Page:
I spent last week at a remote cottage in Shropshire, brainstorming ideas for new books. Shropshire, of course, is quite a long way from the sea, but even though I didn’t venture outside my ‘man cave’ very much, I still came across several interesting naval and maritime connections. In one sense, of course, Shropshire was arguably ‘closer’ to the sea in earlier centuries than it is now; the River Severn teemed with trading craft such as the Severn trows, and Bridgnorth was a busy port, with as rough a reputation as many a coastal town. One of Britain’s most famous admirals, John Benbow, hailed from Shrewsbury, where a new statue is to be erected to commemorate him. A reminder of this neglected maritime heritage can be found in the quiet churchyard of Benthall, a village on the edge of the sprawling new town of Telford, where I came across this grave, unexpectedly adorned with the anchors one might expect to find only on memorials in coastal cemeteries – the last resting place of Eustace Board, trowman, who died in 1761.
Whenever I stay in an area, I always make a point of visiting the local churches, and I was fortunate that the most local one of all, Kinlet, contained some outstanding features – one of the best preserved chantry chapels in England, for example, and some superb Tudor tombs. One of these was that of Sir George Blount, who had a long career as a middling Elizabethan politician. But in his younger days, Blount had been a warrior, and as was so often the case, he alternated between land and sea service, commanding a warship in the English expedition against Scotland in 1544, the war known as ‘the Rough Wooing’. However, Blount’s fame was easily overshadowed by that of his sister Elizabeth: she was a mistress of King Henry VIII, and provided him with a son, Henry Fitzroy, Duke of Richmond, who at one point was seriously considered as a possible solution to the king’s lack of a legitimate male heir (after all, Richmond had been Henry VII’s title before he won the crown).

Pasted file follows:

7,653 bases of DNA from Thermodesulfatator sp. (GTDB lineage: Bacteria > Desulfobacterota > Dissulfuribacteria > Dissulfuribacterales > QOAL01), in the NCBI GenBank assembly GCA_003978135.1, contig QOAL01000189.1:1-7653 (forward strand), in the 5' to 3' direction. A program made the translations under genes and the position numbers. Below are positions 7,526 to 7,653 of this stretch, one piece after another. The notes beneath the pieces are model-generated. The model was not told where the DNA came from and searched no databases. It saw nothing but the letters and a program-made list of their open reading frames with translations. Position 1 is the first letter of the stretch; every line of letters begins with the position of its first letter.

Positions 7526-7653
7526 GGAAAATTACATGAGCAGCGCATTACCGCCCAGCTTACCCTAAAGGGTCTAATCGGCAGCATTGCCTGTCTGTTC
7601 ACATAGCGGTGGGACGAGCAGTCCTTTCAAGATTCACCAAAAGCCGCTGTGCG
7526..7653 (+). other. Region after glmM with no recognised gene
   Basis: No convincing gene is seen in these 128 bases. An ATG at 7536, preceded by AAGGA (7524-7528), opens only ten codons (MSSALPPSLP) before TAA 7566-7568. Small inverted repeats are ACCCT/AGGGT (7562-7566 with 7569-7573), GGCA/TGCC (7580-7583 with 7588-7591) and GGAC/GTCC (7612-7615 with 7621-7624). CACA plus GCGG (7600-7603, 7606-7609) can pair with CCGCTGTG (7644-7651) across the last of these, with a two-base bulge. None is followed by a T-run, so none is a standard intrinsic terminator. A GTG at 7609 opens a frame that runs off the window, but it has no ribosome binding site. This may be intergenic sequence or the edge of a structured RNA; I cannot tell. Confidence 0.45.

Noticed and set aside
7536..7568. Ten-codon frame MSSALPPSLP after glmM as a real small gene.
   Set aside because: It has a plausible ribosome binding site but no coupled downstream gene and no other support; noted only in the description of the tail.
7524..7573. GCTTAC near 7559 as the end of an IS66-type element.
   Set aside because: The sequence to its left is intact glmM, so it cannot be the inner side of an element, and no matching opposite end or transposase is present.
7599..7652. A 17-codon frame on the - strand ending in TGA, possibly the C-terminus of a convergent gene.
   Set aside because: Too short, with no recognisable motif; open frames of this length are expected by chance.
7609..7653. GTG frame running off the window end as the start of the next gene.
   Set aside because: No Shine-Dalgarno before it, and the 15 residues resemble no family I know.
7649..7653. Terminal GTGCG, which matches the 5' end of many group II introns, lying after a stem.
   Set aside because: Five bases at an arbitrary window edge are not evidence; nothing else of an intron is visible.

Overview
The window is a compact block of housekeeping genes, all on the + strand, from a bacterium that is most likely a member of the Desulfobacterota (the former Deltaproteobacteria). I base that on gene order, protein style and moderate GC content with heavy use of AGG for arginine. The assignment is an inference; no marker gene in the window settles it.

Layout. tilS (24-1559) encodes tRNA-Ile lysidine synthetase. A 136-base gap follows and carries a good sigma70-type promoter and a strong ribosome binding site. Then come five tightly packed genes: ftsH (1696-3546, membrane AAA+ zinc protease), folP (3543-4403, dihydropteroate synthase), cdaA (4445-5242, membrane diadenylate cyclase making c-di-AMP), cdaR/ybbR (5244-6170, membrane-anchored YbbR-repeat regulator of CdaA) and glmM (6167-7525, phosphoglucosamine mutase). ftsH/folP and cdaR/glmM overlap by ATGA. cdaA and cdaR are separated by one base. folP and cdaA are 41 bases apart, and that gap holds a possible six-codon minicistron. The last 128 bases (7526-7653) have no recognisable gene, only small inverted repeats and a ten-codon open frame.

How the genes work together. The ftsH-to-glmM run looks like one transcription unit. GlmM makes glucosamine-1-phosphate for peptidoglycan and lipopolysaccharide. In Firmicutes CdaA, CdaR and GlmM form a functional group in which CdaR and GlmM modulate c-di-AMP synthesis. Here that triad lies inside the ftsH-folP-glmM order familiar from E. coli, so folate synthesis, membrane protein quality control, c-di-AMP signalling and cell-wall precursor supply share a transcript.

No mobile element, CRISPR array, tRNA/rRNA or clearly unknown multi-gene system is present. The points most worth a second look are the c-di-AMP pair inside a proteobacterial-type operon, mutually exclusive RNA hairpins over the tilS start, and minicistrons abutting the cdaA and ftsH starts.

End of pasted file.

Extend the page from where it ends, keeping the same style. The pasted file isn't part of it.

St Leonard’s church, Bridgnorth, is a huge building, its interior redolent of civic pride and Victorian values (including the Victorian value of comprehensively ruining the interiors of many fine old churches in the name of ‘improvement’). It stands opposite the house where Richard Baxter, the famous Presbyterian cleric, lived just before the Civil War, and contains a couple of very pleasant surprises – a wall memorial to a William Skelding, a surgeon in the East India Company’s service (no relation, as far as I know, despite the fact that my grandmother was a Skelding from a very adjacent part of Worcestershire), and another, below, to Captain John Barnsley, formerly of the Somerset and Namur, who ‘resigned his life (worn out in the service of his King and Country)’, aged 56, on 12 July 1745. The memorial describes him as a good friend of Admirals Sir John Norris, Charles Wager and Nicholas Haddock, so John Barnsley was clearly a significant figure of the navy of his time, albeit now entirely forgotten; and the information on his memorial in Bridgnorth actually provides much more detail about his antecedents and fate than the very vague entry on him in John Charnock’s Biographia Navalis.
More ‘dead admirals’ (little known naval and maritime memorials, in other words) in the not too distant future!